A Walk in the Swamp with Joe

Over these past three years of Thanksgivings, a tradition of sorts has evolved.  It seems our son Joe’s holiday of choice is Thanksgiving. Each Thanksgiving since landing here in South Carolina after our between homes journey, he has flown in to join us at the family feasting table. This fourth year was no different. He spent 10 days with us, kind of a combination re-group after his 2.5 month vacay in the DR and holiday time with the fam. This year we three took our walk in the Swamp the Saturday after Thanksgiving as usual only at a new-to-us spot: Woods Hole. To date, that is hands down our fav Swamp-place. But this post is about last year’s Swamp walk…

The Saturday after Thanksgiving 2014, I took a walk in the swamp with my son.

My Jo-Jo at the Lynches River Swamp, SC (2014)

My Jo-Jo at the Lynches River Swamp, SC (2014)

Turns out, he has become more of a walker since his youthful accident a few years back which requires him to keep his ankle supple and stretched.  Because my hubby was in the throes of knee problems, we took our walk without him.  It made for a long-overdue Mother-Son time together.  Yes, we communicate via texting, phoning and e-mailing, but there’s nothing like actually spending physical time with those you are in relationship with.  There may not be much spoken, but just the living, breathing and, in this case, walking presence of another produces a deep communication that can only be transmitted in such a manner.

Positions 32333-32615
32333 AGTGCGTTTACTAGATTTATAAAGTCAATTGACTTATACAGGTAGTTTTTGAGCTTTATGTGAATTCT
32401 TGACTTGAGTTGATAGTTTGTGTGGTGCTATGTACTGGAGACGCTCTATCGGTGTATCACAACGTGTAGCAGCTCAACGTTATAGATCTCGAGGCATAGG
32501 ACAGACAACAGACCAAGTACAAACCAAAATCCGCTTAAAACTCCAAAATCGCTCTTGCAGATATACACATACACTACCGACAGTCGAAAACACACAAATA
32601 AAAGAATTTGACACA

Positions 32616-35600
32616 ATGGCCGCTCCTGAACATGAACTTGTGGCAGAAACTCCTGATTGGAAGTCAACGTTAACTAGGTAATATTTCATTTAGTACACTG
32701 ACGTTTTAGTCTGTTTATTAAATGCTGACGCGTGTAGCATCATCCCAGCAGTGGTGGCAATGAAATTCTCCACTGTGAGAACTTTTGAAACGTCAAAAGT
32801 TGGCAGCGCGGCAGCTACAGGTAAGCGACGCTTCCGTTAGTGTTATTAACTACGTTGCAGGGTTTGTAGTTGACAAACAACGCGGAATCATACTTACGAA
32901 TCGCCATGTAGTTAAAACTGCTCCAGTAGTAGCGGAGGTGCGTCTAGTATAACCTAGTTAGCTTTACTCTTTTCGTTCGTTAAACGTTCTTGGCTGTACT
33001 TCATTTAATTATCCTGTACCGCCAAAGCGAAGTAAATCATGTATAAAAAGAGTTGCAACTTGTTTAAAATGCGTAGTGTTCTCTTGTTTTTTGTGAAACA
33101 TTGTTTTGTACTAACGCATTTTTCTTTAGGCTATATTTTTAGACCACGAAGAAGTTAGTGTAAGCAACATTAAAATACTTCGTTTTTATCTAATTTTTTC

Me finding a prime stump at the Lynches River Swamp (2014)

Me finding a prime stump at the Lynches River Swamp (2014)

Getting into each other’s head and space, without pretense is very freeing.  It also helps me to sort through stuff.

That November, I was blessed to be able to focus on my Musical Non-fiction project, via my Nano Rebellion. It progressed nicely and I was pleased with my output as well as organization of said output.  It also served to re-connect me with myself.  A self that has by circumstances of ‘place’ not been easily allowed to come out and play.

South Carolina Swamp Cypress Trees

South Carolina Swamp Cypress Trees